Saturday, December 02, 2006

Meskel Adebabay

Contrasts fascinate me. I am intrigued by seeing two extreme sides of things. Take Sam Walton- he was content driving an old pick up truck while ranking as the world’s richest man. How about a mother that has twin babies, one black and the other white? Back in the 1980’s I was fascinated to read in one issue of Time Magazine a story about a three year old billionaire baby, only to see few pages later an ad for a charity with a picture of a little girl, about the same age, hanging on to a pair of crutches with a heartbreaking look on her face. I cut out pictures of those two girls, taped them together, and kept them with me for many years as a reminder of extremes present on this earth.

It was such fascination with contrasting extremes that froze me in my tracks couple of years ago, when I came across a stunning picture in the March 2004 issue of Runner’s World Magazine. The picture itself was quite simple; a multitude of people running across Meskel Adebabay in the heart of Addis Ababa as they completed a 10K race.

But there was more to the story. True to its name, Meskel Adebabay was serving as center-stage to an event that so poignantly symbolized the “cross-roads” that Ethiopians have traveled in the preceding twenty-five years. I was so moved by the picture that on March 29, 2004 I sat down and wrote the following to the editor of Runner’s World:

The first glance I took of the picture you put in your Warm Up section of the March 2004 issue immediately transported me back some 25 years in time. I am sure almost all of your readers simply saw a sea of humanity traversing Meskel Square, en route to completing The Great Ethiopian Run 10K.

However, I couldn’t help but be taken back to the mid 1970’s where Meskel Square, then Revolution Square, was filled (though not by choice) with hundreds of thousands of Ethiopians every September 12, with the backdrop of huge portraits of Marx and Lenin, to commemorate the day when Emperor Haile Selassie was deposed by a communist military group. A military parade full of Soviet war machine would always take place, followed by hours of communist tirade from dictator Mengistu Hailemariam. I even recalled how on one occasion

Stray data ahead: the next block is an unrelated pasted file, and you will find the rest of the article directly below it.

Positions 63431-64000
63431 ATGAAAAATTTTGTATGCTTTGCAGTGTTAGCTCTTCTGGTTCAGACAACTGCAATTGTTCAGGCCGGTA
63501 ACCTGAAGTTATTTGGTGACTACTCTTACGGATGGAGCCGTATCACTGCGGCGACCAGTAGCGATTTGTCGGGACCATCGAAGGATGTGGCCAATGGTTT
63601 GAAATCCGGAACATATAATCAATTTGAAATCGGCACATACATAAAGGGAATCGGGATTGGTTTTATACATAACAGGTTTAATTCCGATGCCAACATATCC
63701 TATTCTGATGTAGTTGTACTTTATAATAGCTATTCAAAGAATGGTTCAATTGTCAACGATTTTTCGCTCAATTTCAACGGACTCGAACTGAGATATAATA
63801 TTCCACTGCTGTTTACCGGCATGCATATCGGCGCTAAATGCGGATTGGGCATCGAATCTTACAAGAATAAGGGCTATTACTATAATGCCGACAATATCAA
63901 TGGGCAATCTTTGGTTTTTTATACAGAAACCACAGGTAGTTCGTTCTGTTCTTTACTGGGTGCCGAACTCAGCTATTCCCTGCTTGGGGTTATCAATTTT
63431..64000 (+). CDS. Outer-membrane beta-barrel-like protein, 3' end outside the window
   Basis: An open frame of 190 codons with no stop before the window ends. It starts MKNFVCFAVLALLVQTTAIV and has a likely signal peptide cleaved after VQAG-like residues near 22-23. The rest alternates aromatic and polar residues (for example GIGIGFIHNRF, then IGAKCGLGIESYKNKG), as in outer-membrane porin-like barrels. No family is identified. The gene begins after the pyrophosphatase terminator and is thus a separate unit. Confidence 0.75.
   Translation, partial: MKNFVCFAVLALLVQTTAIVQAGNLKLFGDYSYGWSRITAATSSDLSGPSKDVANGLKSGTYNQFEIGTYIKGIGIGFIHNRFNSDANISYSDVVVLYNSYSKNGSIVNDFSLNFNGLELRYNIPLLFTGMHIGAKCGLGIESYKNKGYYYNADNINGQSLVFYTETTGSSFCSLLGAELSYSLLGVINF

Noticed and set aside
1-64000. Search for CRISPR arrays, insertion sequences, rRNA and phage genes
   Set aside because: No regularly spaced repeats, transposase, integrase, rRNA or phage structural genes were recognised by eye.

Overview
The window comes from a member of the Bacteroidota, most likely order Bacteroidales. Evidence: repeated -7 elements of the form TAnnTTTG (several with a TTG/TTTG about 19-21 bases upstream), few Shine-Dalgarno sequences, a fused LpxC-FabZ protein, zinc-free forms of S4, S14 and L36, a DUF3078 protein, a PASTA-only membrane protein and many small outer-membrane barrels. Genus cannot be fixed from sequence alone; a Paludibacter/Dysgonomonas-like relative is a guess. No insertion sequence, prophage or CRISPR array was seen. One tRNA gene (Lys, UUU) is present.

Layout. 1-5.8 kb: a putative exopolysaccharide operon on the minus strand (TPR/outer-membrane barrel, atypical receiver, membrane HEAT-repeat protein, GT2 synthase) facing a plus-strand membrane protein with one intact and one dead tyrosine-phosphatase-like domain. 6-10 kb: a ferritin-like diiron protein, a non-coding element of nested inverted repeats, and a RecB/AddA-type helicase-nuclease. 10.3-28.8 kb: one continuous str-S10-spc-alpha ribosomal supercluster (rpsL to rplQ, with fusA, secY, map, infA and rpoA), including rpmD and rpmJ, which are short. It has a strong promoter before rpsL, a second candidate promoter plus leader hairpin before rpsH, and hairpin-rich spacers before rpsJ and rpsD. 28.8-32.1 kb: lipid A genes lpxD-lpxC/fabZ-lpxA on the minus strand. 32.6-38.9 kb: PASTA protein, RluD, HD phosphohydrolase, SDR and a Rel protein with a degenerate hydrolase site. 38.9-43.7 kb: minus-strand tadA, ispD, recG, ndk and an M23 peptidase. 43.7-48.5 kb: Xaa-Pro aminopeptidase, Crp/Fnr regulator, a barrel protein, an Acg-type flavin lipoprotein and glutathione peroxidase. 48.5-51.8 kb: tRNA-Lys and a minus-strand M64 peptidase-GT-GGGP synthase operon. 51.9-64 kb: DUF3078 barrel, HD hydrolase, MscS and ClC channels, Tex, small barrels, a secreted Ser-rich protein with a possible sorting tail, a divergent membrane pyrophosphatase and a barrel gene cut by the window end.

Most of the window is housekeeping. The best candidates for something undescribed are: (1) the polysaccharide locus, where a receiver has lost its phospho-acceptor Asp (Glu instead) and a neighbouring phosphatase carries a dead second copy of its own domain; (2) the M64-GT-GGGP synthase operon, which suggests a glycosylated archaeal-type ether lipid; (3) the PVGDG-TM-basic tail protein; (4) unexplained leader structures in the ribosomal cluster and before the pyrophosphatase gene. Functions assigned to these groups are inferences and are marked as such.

[April 17, 1977]
Mengistu tried to intimidate his opposition by smashing down several bottles filled with blood on the asphalt of Meskel Square as he spewed hate and anger at the top of his voice.

This very same place was now transformed by the presence of thousands of Ethiopians who had come out, of their own free will, to participate in the beautiful sport of running. What a testament to the power of running- to even lift the spirit of a nation!

In the 1970’s, during my elementary school years, I crossed Meskel Adebabay daily, many times on foot. I now long for the day when I will get my chance to trample on the grave of Communism with a beautiful run across Meskel Adebabay.

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